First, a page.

Guatemala: thousands protest against the bourgeois government’s cuts

[The approval by Congress of a budget of cuts, at 5.30 am on 17 November, has unleashed a wave of protests in the Central American country. A section of the ruling class opposes the budget as it increases the country’s indebtedness. The vice-president broke ranks with president Giammattei and asked him not to ratify the budget. 

Workers, peasant and student organisations have opposed the budget for their own separate reasons, as it cuts social spending. This political crisis has led to the irruption of the masses on the scene. On Saturday, 21 November, thousands gathered in the capital’s main square, while a group of protesters broke into the Congress building and set it on fire.

We publish here a first article by Juan de la Cruz from the Salvadorean section of the IMT. We hope to publish further reports from the Guatemalan comrades of the IMT in the next days.]

After five years of relative calm in the Guatemalan class struggle, when the fall of the corrupt government of Otto Pérez and Roxana Baldetti opened a wave of mass mobilisations of the youth and the working class, we are once again at the beginning of an institutional crisis, and possibly, the development of a mass movement.

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Throughout these five years, the stability of the regime has remained upright, yet tottering along the way. There were dozens of corruption cases, including former President Jimmy Morales, who financed his presidential campaign with illicit money. For this, he came into conflict with the International Commission against Impunity and Corruption in Guatemala (CICIG). The conflict ended in Morales expelling the organisation from the country. The struggles between the institutions were very present during the last five years, foreshadowing an enormous instability in the regime.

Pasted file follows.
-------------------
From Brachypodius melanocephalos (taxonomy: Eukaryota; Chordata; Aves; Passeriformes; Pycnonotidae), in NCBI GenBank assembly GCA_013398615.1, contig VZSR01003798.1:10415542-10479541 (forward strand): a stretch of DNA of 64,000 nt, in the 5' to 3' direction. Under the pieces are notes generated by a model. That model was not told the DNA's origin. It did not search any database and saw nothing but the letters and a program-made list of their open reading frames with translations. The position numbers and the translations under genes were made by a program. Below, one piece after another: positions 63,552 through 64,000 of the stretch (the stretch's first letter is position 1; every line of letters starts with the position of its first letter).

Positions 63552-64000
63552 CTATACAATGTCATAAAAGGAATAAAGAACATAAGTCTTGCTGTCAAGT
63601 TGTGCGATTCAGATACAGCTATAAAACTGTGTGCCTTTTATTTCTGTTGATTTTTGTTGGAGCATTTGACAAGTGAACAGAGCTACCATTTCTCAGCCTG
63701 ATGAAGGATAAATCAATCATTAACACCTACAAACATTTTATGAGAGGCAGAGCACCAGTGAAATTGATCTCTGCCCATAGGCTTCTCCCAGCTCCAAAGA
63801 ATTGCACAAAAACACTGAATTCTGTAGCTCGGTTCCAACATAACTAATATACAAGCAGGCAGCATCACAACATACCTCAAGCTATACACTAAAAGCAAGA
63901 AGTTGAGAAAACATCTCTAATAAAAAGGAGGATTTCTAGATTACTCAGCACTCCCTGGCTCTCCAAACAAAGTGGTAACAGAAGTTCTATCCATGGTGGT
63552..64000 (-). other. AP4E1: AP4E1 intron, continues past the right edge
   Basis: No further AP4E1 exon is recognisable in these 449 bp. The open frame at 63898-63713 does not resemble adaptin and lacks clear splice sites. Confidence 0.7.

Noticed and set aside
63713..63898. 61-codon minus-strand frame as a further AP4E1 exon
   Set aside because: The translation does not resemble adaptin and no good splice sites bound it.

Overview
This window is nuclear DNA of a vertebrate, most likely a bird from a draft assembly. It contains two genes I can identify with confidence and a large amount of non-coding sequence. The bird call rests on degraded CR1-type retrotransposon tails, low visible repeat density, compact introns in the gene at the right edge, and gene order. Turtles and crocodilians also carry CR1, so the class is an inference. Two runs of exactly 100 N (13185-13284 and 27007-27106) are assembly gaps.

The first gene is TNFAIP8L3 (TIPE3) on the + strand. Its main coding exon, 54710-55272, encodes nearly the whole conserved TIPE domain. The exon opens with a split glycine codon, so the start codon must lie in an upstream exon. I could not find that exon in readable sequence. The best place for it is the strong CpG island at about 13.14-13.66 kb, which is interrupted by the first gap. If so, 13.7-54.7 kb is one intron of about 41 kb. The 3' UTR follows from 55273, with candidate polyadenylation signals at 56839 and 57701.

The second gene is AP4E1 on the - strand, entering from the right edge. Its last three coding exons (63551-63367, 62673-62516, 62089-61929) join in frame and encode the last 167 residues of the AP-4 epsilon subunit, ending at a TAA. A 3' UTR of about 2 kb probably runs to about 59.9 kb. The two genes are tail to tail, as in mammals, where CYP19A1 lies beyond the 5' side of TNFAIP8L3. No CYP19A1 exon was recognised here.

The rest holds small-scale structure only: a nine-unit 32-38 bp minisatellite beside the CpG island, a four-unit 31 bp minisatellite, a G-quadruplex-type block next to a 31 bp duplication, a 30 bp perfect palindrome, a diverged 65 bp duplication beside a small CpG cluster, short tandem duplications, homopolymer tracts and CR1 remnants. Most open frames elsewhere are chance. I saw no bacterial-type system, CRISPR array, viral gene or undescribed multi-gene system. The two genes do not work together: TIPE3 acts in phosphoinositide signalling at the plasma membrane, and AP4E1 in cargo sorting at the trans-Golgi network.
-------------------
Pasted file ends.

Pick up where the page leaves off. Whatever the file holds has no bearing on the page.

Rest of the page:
The crises did not disappear with the arrival of President Giammattei. The government’s handling of the pandemic was truly disastrous. Guatemala has been one of the Central American countries where the most deaths from Covid-19 have occurred. During the pandemic, Giammattei did not shut down the manufacturing industry, or any other industry. For this reason, Guatemala’s economy was not as deeply impacted as the rest of Central America. However, this came at the cost of the deaths of thousands of Guatemalans, who gave their lives to keep industry on its feet. As if that were not enough, Guatemalans have had to confront the arrival of two hurricanes, which have left behind material damage, and more than 150 deaths in the northern region of the country. Once again, the government has been terrible at handling these crises. This is generating an enormous rage from the oppressed, against the state and the government of Giammattei.

The current crisis erupted due to the approval of a budget which includes cuts in all social areas, but maintains the privileges of the ruling elite. This budget, which the Guatemalan Congress approved at the proposal of Giammattei, includes cuts in health, education, and in institutions that attempt to reduce poverty and social exclusion, according to the UN Millenium Goals. On the contrary, the defence budget (military and police) received a considerable increase, as did the government expenses.

This budget was truly offensive to the exploited classes. Guatemala has the largest economy in Central America, with a GDP of 70 billion dollars per year. Yet, it has an enormous number of poor people, with high rates of malnutrition and emigration. At the same time, a small minority accumulates millions of dollars in profits. Guatemala also has the richest billionaire in all of Central America. These are the true masters of the country, and the ones who pull the political strings.